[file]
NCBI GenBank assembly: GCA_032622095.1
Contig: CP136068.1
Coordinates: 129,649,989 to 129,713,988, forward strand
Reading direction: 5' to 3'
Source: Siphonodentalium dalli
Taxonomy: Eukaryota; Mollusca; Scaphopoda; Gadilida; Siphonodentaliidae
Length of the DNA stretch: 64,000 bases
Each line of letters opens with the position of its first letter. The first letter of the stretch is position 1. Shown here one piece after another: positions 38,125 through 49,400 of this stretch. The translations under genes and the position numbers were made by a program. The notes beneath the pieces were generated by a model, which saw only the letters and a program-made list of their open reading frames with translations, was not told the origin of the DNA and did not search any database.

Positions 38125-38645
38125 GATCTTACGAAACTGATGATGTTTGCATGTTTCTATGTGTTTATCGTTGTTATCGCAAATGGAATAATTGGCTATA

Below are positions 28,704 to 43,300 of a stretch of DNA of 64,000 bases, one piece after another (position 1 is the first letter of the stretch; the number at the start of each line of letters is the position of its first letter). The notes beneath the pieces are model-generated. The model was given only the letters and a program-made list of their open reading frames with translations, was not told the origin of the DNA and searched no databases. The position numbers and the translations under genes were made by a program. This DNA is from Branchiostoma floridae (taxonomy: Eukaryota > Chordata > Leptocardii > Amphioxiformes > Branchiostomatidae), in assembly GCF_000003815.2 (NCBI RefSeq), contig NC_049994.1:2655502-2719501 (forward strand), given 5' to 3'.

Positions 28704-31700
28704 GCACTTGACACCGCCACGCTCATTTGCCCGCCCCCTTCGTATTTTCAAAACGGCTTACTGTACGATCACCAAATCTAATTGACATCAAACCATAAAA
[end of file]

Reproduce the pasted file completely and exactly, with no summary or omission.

NCBI GenBank assembly: GCA_032622095.1
Contig: CP136068.1
Coordinates: 129,649,989 to 129,713,988, forward strand
Reading direction: 5' to 3'
Source: Siphonodentalium dalli
Taxonomy: Eukaryota; Mollusca; Scaphopoda; Gadilida; Siphonodentaliidae
Length of the DNA stretch: 64,000 bases
Each line of letters opens with the position of its first letter. The first letter of the stretch is position 1. Shown here one piece after another: positions 38,125 through 49,400 of this stretch. The translations under genes and the position numbers were made by a program. The notes beneath the pieces were generated by a model, which saw only the letters and a program-made list of their open reading frames with translations, was not told the origin of the DNA and did not search any database.

Positions 38125-38645
38125 GATCTTACGAAACTGATGATGTTTGCATGTTTCTATGTGTTTATCGTTGTTATCGCAAATGGAATAATTGGCTATA

Below are positions 28,704 to 43,300 of a stretch of DNA of 64,000 bases, one piece after another (position 1 is the first letter of the stretch; the number at the start of each line of letters is the position of its first letter). The notes beneath the pieces are model-generated. The model was given only the letters and a program-made list of their open reading frames with translations, was not told the origin of the DNA and searched no databases. The position numbers and the translations under genes were made by a program. This DNA is from Branchiostoma floridae (taxonomy: Eukaryota > Chordata > Leptocardii > Amphioxiformes > Branchiostomatidae), in assembly GCF_000003815.2 (NCBI RefSeq), contig NC_049994.1:2655502-2719501 (forward strand), given 5' to 3'.

Positions 28704-31700
28704 GCACTTGACACCGCCACGCTCATTTGCCCGCCCCCTTCGTATTTTCAAAACGGCTTACTGTACGATCACCAAATCTAATTGACATCAAACCATAAAA